Eternal. Immutable. Omnipresent. Omniscient. Omnipotent. Sovereign. Infinite. These words describe God, says Jen Wilkin, a writer and minister at the Village Church in Denton, Texas. Just as important, they don’t describe us humans. Wilkin explores the meaning of these adjectives in None Like Him: 10 Ways God Is Different from Us (and Why That’s a Good Thing) (Crossway). She recently spoke with Australian theologian Michael Bird about the importance of knowing what God is—and what we aren’t.
What inspired you to write about God’s attributes?
One of my favorite books is The Knowledge of the Holy, in which A. W. Tozer explores the attributes of God. It helped me realize that the Bible is first and foremost about who God is—not who I am. Once I began reading the Bible to discover God’s character, I was able to see my own in relation to his.
I wanted to expand on what Tozer and others had done, drawing out the implications of God’s attributes in our everyday lives. I want readers to see how we commit idolatry when we try to take on attributes that are not ours to possess. For example, once we recognize our desire for limitlessness as destructive, we are better able to willingly and joyfully submit to our God-given limits.
We tend to think of ourselves as gods of our own little worlds. How does knowing God’s greatness free us from that trap?
If we consider who the Bible says God is, it’s immediately apparent that rivalry is laughable, not to mention dangerous. The ground may not swallow us, as it did Nadab and Abihu (Lev. 10). We might not instantly fall dead, as did Uzzah (2 Sam. 6). But we will certainly map a route to our destruction, and we will harm others in the process.
When we exalt ourselves, we have no hope of loving our neighbor rightly. This is why believers should meditate on God’s perfections. When we behold him for who he is, we begin to love ourselves accurately, as flawed but redeemed. We begin to love our neighbor lavishly, as an overflow of gratitude to God.
How does knowing our limits liberate us to rely on God’s power?
Human limitations predate the Fall. Adam and Eve were created to be limited and needy, to be dependent on their Creator. We are not designed for limitlessness, and we are crushed under its demands when we pursue it. Recognizing that limits are for our good (and for God’s glory) helps us work with rather than against them.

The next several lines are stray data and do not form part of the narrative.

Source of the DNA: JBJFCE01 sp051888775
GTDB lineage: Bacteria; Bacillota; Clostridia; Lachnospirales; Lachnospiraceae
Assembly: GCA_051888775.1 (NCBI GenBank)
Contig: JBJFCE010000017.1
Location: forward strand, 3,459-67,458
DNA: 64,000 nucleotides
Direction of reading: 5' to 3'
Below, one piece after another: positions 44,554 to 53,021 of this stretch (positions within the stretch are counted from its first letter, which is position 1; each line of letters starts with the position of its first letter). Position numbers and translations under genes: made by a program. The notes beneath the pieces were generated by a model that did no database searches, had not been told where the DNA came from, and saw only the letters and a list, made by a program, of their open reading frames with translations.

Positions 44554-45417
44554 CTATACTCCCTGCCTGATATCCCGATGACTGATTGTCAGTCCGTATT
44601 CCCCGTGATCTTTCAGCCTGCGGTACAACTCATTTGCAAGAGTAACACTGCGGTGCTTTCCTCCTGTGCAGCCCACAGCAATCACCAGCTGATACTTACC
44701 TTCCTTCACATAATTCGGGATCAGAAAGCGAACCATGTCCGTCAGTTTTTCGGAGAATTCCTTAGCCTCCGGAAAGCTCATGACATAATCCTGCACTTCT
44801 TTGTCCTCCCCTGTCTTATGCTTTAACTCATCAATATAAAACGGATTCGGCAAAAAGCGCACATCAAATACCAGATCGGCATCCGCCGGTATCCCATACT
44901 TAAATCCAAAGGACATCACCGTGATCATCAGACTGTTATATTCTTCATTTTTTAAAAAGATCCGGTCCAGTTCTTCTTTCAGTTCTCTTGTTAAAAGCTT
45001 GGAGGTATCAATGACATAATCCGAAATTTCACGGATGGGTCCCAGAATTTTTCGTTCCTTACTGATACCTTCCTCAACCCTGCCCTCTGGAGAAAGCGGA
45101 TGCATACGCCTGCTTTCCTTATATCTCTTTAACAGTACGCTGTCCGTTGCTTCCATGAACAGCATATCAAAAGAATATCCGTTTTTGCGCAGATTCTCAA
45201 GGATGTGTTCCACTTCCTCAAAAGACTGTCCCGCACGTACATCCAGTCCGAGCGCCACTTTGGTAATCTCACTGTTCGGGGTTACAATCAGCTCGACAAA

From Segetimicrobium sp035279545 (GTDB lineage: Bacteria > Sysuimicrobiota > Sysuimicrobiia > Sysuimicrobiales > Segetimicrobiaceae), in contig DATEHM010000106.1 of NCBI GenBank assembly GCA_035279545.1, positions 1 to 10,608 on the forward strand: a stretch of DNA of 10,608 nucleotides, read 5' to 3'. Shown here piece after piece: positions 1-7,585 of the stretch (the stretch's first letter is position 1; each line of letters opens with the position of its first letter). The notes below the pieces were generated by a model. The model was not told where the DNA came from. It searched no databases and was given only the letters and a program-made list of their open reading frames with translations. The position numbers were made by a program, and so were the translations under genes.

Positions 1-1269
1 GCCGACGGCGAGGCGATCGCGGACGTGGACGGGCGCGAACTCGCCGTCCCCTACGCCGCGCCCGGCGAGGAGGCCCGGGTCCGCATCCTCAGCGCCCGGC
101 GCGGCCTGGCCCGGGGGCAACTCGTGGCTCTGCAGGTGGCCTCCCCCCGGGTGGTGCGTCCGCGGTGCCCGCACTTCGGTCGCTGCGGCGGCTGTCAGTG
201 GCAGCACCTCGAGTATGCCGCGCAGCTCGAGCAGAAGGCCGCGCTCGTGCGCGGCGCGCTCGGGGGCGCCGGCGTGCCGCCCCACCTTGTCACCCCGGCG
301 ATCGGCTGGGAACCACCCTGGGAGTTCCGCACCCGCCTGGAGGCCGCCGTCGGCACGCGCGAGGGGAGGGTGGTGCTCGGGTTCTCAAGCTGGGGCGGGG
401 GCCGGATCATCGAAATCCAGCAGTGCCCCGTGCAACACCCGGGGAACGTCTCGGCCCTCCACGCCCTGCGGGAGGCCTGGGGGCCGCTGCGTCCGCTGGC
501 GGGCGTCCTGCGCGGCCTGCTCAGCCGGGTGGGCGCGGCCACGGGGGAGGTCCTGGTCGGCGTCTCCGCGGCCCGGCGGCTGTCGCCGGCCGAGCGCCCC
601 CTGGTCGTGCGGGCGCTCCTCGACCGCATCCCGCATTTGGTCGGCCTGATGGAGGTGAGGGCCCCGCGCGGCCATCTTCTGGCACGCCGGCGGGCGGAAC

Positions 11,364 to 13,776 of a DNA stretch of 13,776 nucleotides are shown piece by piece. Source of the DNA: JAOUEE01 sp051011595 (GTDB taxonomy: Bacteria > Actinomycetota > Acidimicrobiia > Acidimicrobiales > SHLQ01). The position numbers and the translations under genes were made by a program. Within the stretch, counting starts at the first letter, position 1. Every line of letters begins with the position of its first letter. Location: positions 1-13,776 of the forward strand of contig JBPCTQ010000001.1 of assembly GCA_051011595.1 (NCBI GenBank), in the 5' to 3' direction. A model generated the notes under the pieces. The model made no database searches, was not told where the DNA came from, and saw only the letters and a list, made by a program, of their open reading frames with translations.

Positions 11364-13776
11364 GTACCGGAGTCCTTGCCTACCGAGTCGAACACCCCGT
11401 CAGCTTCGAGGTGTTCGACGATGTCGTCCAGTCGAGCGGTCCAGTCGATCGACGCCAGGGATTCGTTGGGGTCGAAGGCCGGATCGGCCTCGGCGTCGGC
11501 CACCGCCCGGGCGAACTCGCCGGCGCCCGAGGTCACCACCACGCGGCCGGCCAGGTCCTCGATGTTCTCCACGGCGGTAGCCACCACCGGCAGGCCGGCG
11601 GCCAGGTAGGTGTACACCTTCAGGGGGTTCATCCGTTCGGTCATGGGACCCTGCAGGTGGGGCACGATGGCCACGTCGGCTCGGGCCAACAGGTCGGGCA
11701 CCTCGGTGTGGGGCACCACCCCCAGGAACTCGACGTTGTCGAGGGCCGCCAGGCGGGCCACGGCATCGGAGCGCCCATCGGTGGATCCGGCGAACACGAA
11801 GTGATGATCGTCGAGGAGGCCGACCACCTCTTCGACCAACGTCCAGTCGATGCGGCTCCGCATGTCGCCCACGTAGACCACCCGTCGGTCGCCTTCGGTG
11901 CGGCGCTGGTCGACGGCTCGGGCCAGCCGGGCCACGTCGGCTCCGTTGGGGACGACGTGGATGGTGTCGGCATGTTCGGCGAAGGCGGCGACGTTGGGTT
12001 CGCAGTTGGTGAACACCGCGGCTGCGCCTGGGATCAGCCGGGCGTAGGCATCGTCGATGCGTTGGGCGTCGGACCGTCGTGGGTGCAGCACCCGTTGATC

Why is it important to dwell on God’s self-sufficiency?
We don’t know any human who has no needs, so it can be difficult to grasp the implications of a God who needs nothing—including us.
But once we get over our disappointment at our insignificance, we learn to glory in the assurance of a relationship that in no way depends on us. God loves us for reasons that remain shrouded in mystery, not because he needs us. Rather than posing as self-sufficient, we can embrace our neediness as evidence that God’s grace is our only hope.
Why is God’s unchanging nature comforting?
It may be true in human terms that “change is good,” but I can’t think of a less comforting thought than a changeable God. We need God to stay the same. We give him ample reason to change his mind about us during our lives. But because his will is fixed, our salvation is sure.
If God could change, we would worship whomever or whatever is able to change him. Because he is unchangeable, we can know that our worship is given rightly and our hope is anchored in rock, not shifting sand.
Which of God’s attributes astounds you the most?
Maybe it’s my stage of life, but God’s omnipresence and omniscience struck me afresh as I wrote the book. As a parent of teenage children, I’m tempted to mimic those characteristics around my kids as a means of control. But I’m learning to trust God when my children are out of sight. It would not be healthy for them to have an all-seeing, hovering parent, but I still crave a level of contact and insight with them that falls beyond the boundaries of good parenting.
God’s omniscience and omnipresence also affect me personally. I live differently when I affirm that God sees everything I do and is fully present everywhere I go. I’m challenged to live in a way that acknowledges these truths.
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